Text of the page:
18. February 2022

Residential property more profitable in smaller cities Residential property more profitable in smaller cities

Researchers of the ECONtribute Cluster of Excellence at the University of Bonn have analyzed historical data on real estate returns.

Residential property more profitable in smaller cities
Residential property more profitable in smaller cities © Colourbox.de
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Residential real estate in major cities is considered to be particularly profitable. However, the returns over the past 150 years have been lower on average than for properties in smaller cities. This is shown in a study by the team of economist Prof. Dr. Moritz Schularick, member of the Department of Economics. The study is the first of its kind to provide historical comparisons of long-term total returns on residential portfolios, linking house price data and rental yields. It was published in advance as "ECONtribute Discussion Paper".

The researchers evaluated data on house prices and rents from 27 selected major cities in 15 countries. In the first step, the team calculated the average total return on urban residential properties over the past 150 years, which comprises house price growth and rental income. In addition to existing databases, the researchers used municipal yearbooks, newspaper advertisements, tax and notary records as a baseline. The economists then compared returns in major cities with average returns in the rest of the country. In addition to international metropolises such as London, New York and Tokyo, the team also looked at German cities such as Berlin, Frankfurt and Hamburg.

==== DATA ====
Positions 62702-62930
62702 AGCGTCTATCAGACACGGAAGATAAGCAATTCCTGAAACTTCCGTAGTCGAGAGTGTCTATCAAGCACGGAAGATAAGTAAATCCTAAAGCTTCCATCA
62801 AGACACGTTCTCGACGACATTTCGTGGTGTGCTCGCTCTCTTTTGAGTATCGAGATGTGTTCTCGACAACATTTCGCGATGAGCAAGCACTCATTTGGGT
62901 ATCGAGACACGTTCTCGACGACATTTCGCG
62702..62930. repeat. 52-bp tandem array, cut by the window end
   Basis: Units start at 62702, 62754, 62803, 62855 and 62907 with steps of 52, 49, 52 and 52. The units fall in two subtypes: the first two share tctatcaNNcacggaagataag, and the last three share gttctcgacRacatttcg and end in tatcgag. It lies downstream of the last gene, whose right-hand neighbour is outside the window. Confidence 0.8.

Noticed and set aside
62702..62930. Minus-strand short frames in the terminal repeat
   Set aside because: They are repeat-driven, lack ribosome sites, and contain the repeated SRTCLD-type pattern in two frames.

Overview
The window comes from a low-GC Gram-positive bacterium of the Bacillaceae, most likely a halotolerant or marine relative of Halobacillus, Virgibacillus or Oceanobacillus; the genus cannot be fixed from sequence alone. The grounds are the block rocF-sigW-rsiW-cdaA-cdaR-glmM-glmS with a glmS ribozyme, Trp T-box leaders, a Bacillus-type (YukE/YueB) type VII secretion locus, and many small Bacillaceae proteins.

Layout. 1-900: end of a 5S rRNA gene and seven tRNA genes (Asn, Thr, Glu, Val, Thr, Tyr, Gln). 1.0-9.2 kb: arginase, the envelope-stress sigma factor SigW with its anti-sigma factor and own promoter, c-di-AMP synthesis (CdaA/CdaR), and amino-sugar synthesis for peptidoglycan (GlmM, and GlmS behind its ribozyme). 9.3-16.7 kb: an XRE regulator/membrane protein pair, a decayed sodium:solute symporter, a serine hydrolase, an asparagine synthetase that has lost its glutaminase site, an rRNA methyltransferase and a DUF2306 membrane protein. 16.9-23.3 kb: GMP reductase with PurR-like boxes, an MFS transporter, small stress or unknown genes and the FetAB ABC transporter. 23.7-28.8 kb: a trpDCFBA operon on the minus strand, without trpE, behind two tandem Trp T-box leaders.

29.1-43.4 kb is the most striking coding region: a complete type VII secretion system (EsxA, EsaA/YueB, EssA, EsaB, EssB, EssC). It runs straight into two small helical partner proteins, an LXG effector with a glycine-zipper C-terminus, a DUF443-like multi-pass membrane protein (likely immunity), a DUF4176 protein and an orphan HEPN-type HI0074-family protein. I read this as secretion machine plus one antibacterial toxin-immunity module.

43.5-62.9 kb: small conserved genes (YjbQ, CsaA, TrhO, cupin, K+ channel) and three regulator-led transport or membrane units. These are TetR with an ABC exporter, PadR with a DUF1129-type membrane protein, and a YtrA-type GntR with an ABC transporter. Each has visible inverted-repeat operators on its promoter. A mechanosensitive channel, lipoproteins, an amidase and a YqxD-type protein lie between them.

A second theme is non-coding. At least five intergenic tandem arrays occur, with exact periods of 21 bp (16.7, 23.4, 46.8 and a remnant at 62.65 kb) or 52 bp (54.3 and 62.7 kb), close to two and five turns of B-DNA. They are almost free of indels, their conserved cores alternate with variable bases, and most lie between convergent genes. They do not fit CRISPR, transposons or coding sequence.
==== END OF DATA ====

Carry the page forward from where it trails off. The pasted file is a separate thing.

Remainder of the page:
The result: Residential real estate in the major cities studied generated an average of about one percent less total return annually over the past 150 years compared to the rest of the country. This effect is also evident when looking at shorter periods of time, such as the past 70 or 30 years. "If you had invested in a national portfolio of residential real estate in 1950, it would be worth twice as much today as an equivalent big-city portfolio," says Moritz Schularick, professor of economics at ECONtribute at the University of Bonn - given one had always reinvested the rental income.

Rental income crucial for high real estate returns

The study concludes that the key factor for high returns is rental income, which has remained relatively constant. "House prices did rise more at times, but they also fluctuated more," Schularick says. Overall, rental income accounted for almost 70 percent of the total return on residential real estate over the past 150 years. In relation to the purchase price, rents are higher on average outside the metropolitan areas.

Risk premium on rural residential real estate

The researchers also explain the fact that residential real estate outside the major cities yields higher returns in the long term with the increased risk that investors take in smaller towns. Real estate in major cities is more liquid, meaning that it has a greater likelihood of being sold at any given time. Meanwhile, in smaller towns, it can be more difficult to sell property quickly.

The study dispels the prejudice that real estate investment is most attractive in major cities. "Even large investors are shifting towards investing in rental properties in smaller cities," said Leibniz Prize winner Schularick.


Francisco Amaral, Martin Dohmen, Sebastian Kohl & Moritz Schularick: Superstar Returns. ECONtribute Discussion Paper: https://www.econtribute.de/RePEc/ajk/ajkdps/ECONtribute_131_2021.pdf



Prof. Dr. Moritz Schularick
ECONtribute, University of Bonn
phone +49 228 73-7976

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